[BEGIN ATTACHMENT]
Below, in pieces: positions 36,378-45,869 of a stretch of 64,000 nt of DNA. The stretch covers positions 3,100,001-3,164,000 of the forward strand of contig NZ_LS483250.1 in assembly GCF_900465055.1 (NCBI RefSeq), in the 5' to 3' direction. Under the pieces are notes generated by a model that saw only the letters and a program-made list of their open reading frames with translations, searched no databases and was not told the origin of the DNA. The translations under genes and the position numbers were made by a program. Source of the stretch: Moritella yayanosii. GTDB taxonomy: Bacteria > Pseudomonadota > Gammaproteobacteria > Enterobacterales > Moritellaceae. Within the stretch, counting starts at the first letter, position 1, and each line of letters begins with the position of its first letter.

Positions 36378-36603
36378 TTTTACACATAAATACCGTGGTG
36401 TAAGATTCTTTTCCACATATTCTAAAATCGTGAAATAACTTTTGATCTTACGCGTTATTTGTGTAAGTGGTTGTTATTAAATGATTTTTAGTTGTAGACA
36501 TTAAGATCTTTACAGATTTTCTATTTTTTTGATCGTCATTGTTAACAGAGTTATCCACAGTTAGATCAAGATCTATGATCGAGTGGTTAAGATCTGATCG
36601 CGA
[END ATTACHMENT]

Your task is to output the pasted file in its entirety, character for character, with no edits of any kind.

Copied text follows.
Below, in pieces: positions 36,378-45,869 of a stretch of 64,000 nt of DNA. The stretch covers positions 3,100,001-3,164,000 of the forward strand of contig NZ_LS483250.1 in assembly GCF_900465055.1 (NCBI RefSeq), in the 5' to 3' direction. Under the pieces are notes generated by a model that saw only the letters and a program-made list of their open reading frames with translations, searched no databases and was not told the origin of the DNA. The translations under genes and the position numbers were made by a program. Source of the stretch: Moritella yayanosii. GTDB taxonomy: Bacteria > Pseudomonadota > Gammaproteobacteria > Enterobacterales > Moritellaceae. Within the stretch, counting starts at the first letter, position 1, and each line of letters begins with the position of its first letter.

Positions 36378-36603
36378 TTTTACACATAAATACCGTGGTG
36401 TAAGATTCTTTTCCACATATTCTAAAATCGTGAAATAACTTTTGATCTTACGCGTTATTTGTGTAAGTGGTTGTTATTAAATGATTTTTAGTTGTAGACA
36501 TTAAGATCTTTACAGATTTTCTATTTTTTTGATCGTCATTGTTAACAGAGTTATCCACAGTTAGATCAAGATCTATGATCGAGTGGTTAAGATCTGATCG
36601 CGA